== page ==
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For when this night came, still morning twilight Hippocrates, son of Apollodoros and brother of Phason, knocked with vehemence on the door with a stick, and when someone opened it, immediately hurrying he went inside, and speaking with a great voice, he said, "O Socrates, are you awake or are you sleeping?" For he was delayed by this side of the night, when morning came straight, the sun rising on the brotherly Apollodorus and Phason, the outside of a stick flew out vehemently, and when he was silent who, straight inward he hurried, and the voice of a great word said, "Socrates, come to sleep!"
And recognizing his voice I said, "Hippocrates, this one; can it be that you proclaim something new?" And lead the voice with bent knees he said to him, "Hippocrates, thus; I'm not as young as I used to be!"
"No," he said, "except good things." "You're worthless," he said, "no good at all."
"You speak well," I said, "what is it and why have you come at this time?" "Word," said he, "who is he? And for his sake, what time is it?"
"Protagoras," he said, "has come standing next to me." "Protagoras," he said, "come, stand next to me."
"The day before yesterday," I said, "did you ask just now?" "Height," I said, "just now."
"By the gods," he said, "evening indeed." "Good evening," he said.
And at the same time having groped for the small couch he sat down near my feet, and said; "Certainly evening having arrived very late from Oinoe. For the child of Satyros ran away to me; and intending to tell you that I have looked for him, forgot from who's house. As soon as I came we had dinner and were about to rest. Then my brother says that Protagoras has arrived. And yet I undertook to go straight to you, than it seemed to me that it was too far into the night as soon as sleep let me go from fatigue, straight away having stood up this I came here." And together they groped for a small couch to sit on the end staying still and speaking; "Then evening, call it late at Oinoe. For it can be that the child is Satyros, even; and indeed be about to make a clear chase of him, under one another. As soon as the sun was about to come to rest, at times part of my soft big brother was like Protagoras. And yet indeed he keeps it straight upon times it is on the fat couch all night, straight he carried the expelled."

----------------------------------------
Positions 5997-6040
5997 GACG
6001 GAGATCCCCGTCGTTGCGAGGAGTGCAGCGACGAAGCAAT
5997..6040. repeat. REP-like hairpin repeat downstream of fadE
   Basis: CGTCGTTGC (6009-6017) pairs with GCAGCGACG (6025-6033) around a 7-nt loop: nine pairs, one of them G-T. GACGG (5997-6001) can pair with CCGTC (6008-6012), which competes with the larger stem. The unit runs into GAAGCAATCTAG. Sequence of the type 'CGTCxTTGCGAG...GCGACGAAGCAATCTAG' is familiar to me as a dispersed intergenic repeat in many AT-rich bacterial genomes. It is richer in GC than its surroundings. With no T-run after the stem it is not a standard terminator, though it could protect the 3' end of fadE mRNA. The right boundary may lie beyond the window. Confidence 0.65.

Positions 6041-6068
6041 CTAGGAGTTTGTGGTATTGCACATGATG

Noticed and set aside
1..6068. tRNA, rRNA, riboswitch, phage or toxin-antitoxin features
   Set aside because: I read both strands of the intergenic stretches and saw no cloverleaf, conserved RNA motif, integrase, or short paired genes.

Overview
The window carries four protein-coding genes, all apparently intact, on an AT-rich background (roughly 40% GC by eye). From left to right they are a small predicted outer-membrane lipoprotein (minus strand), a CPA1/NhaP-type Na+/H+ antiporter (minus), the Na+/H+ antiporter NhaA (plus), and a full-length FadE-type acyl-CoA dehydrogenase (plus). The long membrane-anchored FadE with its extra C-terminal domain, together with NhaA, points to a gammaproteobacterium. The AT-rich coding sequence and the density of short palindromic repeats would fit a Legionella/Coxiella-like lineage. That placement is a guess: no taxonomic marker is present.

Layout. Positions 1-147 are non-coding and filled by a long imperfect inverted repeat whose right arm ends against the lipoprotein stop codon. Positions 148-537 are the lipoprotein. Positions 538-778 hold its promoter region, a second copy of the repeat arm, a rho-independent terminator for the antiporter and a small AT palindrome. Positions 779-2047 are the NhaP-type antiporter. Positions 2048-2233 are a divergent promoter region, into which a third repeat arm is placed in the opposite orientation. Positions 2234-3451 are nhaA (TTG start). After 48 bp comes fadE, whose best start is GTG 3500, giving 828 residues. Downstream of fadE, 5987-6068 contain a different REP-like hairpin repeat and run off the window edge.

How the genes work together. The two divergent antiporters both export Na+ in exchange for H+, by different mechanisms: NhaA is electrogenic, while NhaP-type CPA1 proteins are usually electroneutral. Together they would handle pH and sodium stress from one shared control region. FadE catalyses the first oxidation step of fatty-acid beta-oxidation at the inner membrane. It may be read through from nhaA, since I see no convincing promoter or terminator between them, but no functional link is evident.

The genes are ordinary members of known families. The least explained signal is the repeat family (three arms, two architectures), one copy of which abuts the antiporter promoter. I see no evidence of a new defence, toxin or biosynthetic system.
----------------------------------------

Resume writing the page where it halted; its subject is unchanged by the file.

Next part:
And recognizing his manliness and excitement, I said, "What is this to you? Is Protagoras acting unjustly to you in any way?" And gaining knowledge of the man and his excitement, "Who indeed," I said, "the? Is it not you who acts unjustly to Protagoras?"
And laughing he said, "By the gods, o Socrates, that he alone is wise, he is not making me wise." And mocking me he said, "The god Socrates is alone in his stupidity."